The paper investigates the impact of carbon emissions on stock price returns of European listed firms. This relationship is assessed across all three emissions scopes, as well as using expectations to detect if future emissions impact contemporary returns. Our findings show that firms with higher expected future emissions deliver lower contemporary returns after controlling for market capitalization, profit and other known return predictors. This result is statistically significant in the post Paris Agreement period for two- to three-year expectations of Scope 2 emissions. However, there is marginal to no significant negative relationship between current emissions and current returns. Overall, the results suggest that more environment-minded investors look further ahead and would expect lower returns from a polluting firm compared to a firm with no carbon emissions after the Paris Agreement. Full article
21 pages, 5910 KiB  
Article
Third Time’s a Charm? Assessing the Impact of the Third Phase of the EU ETS on CO2 Emissions and Performance
Sustainability 2023, 15(8), 6394; https://doi.org/10.3390/su15086394 - 08 Apr 2023
Cited by 1 | Viewed by 1754
Abstract
The EU Emissions Trading System (ETS) is the largest cap-and-trade scheme for CO2 emissions globally. This study evaluates the impact on CO2-equivalents emission of the increased stringency of Phase 3, which marked a significant shift from the previous phases of [...] Read more.
The EU Emissions Trading System (ETS) is the largest cap-and-trade scheme for CO2 emissions globally. This study evaluates the impact on CO2-equivalents emission of the increased stringency of Phase 3, which marked a significant shift from the previous phases of the EU ETS and significantly reduced the number of emissions permits (EU Allowances—EUA) freely allocated. Our analysis reveals that the increase of purchased EUA had a statistically significant, substantial impact on emissions reduction from Phase 2 to Phase 3, with a decrease in emissions of approximately half a ton for each additional allowance bought. Our (conservative) estimate of the total reduction in emission is 422 MtCO2-eq, 22.5% of the average yearly EU ETS emissions or 4.3–3.0% of emissions in Phases 2 and 3, respectively. Under Article 10c of the ETS directive, lower-income Member States have been allowed to continue the free allocation of EUA to electricity-generating installations during Phase 3 to provide more time and resources for modernization. We show that such derogation had a sizeable and significant detrimental impact on the achievement of emission reduction targets, leading to an increase in emissions of about half a ton for each additional allowance bought; a result that highlights the need for increased efforts on support measures (e.g., the Modernization Fund). We also investigate the impact of the EU ETS on output, capital productivity, and labour productivity. Our analysis indicates that the performances were not negatively impacted by the tightening in regulation that occurred between Phases 2 and 3. We also find no evidence that the derogation status impacted performances, which further ameliorates the concerns about the potential intra-EU competitive distortions induced by the regulation. Our results cast a favourable light on the reduction of the free allocation of EUA and the tightening of the regulation implemented in Phase 4 of the EU ETS. Full article
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17 pages, 513 KiB  
Article
An Empirical Approach to Integrating Climate Reputational Risk in Long-Term Scenario Analysis
Sustainability 2023, 15(7), 5886; https://doi.org/10.3390/su15075886 - 28 Mar 2023
Viewed by 1194
Abstract
We propose an empirical approach to estimate the impact of climate transition risk on corporate revenues that specifically accounts for reputational risk. We employ the information on disclosed Scope 3 emissions to proxy companies’ carbon footprint along the value chain. A threshold regression [...] Read more.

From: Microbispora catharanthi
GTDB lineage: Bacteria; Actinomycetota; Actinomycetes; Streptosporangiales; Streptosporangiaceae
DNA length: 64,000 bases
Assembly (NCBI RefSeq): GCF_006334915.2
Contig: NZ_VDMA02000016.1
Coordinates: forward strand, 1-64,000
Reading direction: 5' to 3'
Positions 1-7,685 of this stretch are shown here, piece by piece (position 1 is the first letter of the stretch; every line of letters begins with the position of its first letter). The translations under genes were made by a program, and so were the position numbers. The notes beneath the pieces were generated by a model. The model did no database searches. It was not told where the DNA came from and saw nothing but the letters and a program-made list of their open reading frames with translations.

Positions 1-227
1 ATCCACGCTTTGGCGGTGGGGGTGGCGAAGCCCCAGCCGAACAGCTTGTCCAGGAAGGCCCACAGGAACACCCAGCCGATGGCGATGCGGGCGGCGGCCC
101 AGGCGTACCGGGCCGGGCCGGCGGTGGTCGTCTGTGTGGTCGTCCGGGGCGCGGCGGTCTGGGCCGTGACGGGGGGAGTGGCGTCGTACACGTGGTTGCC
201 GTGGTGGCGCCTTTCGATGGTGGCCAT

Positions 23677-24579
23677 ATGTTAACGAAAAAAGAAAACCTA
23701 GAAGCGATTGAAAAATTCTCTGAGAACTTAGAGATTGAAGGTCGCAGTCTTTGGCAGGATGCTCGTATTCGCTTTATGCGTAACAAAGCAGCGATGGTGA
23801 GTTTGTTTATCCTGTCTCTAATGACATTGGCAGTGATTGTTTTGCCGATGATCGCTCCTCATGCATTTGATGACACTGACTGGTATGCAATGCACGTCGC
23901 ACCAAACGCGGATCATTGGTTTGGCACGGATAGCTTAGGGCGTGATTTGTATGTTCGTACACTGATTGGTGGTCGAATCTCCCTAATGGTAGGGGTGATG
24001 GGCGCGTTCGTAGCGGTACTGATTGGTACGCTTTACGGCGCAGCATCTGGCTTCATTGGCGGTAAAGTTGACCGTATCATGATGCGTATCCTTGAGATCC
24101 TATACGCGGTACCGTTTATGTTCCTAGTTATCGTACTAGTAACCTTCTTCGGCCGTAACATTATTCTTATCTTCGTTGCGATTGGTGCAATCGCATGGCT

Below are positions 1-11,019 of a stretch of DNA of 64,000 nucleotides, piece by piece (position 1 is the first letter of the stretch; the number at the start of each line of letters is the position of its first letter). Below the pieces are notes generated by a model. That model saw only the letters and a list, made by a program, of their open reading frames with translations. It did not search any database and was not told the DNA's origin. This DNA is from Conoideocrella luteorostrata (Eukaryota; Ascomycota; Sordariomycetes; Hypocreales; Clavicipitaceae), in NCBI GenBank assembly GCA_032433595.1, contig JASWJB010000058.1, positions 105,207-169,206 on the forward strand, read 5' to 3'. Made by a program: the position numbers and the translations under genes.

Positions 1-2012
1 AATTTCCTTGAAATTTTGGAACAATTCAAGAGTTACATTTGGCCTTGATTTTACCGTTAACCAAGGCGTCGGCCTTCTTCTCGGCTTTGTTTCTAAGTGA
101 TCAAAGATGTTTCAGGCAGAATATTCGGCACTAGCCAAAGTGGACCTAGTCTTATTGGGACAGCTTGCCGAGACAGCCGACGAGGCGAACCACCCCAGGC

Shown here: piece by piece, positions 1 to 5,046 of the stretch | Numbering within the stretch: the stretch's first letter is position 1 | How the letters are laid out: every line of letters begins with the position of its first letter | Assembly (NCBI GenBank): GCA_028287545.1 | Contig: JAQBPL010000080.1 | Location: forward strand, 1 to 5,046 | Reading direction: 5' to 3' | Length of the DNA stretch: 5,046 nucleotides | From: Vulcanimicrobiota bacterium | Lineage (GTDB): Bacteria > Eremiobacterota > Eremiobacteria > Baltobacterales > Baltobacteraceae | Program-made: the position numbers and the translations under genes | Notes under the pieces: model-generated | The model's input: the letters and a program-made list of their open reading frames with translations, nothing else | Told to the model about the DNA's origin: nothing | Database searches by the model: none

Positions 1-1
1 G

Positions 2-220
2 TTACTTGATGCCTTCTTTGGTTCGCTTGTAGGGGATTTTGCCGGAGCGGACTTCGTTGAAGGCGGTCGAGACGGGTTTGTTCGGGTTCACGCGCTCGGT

We propose an empirical approach to estimate the impact of climate transition risk on corporate revenues that specifically accounts for reputational risk. We employ the information on disclosed Scope 3 emissions to proxy companies’ carbon footprint along the value chain. A threshold regression is employed to identify the emission level above which reputational risk impacts revenues, and we link this impact to a climate policy stringency indicator. We estimate the threshold regression on a sample of companies within the European Union (EU), and find the threshold at around the 70th percentile of the Scope 3 emissions distribution. We find that companies with Scope 3 emissions beyond the threshold experienced substantially lower revenue growth as climate policies have become more stringent, compared to other companies. Full article
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16 pages, 883 KiB  
Article
How Does Green Finance Affect the Sustainable Development of the Regional Economy? Evidence from China
Sustainability 2023, 15(4), 3776; https://doi.org/10.3390/su15043776 - 18 Feb 2023
Cited by 3 | Viewed by 1828
Abstract
The continuous expansion of green finance makes it a new scheme to stimulate economic vitality, but its stimulation path remains to be explored. Using the panel data of 30 regions in China from 2016 to 2020, this research utilized an entropy method to [...] Read more.
The continuous expansion of green finance makes it a new scheme to stimulate economic vitality, but its stimulation path remains to be explored. Using the panel data of 30 regions in China from 2016 to 2020, this research utilized an entropy method to evaluate green finance and the sustainable development of the regional economy (SDRE), and then discussed their coupling coordination relationship and regional heterogeneity. The results show that: (1) The developments of green finance and SDRE in the eastern coastal regions are generally better than that of China’s inland regions. (2) If green finance and SDRE are at a high level, their coupling coordination will be enhanced. Otherwise, the coordination effect will be weakened. (3) The influence of green finance on SDRE has evident regional heterogeneity, and the influence is positive in the echelon with a high degree of green finance. Full article
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15 pages, 337 KiB  
Article
How Do Investors Value Sustainability? A Utility-Based Preference Optimization
Sustainability 2022, 14(23), 15963; https://doi.org/10.3390/su142315963 - 30 Nov 2022
Viewed by 1782
Abstract
We investigate how an investor’s preference for sustainable assets in the portfolio varies for differing levels of risk aversion. Using a sample of 411 publicly listed firms in the S&P 500, we calculate financial and sustainability returns, on which the investor’s utility depends. [...] Read more.
We investigate how an investor’s preference for sustainable assets in the portfolio varies for differing levels of risk aversion. Using a sample of 411 publicly listed firms in the S&P 500, we calculate financial and sustainability returns, on which the investor’s utility depends. We approximate the investor’s preference by the exponential and s-shaped utility function and optimize with regard to the sustainability preference. We find that with increasing levels of risk aversion, both minimum-variance and maximum Sharpe ratio type investors seek to incorporate sustainable assets in the portfolio. Full article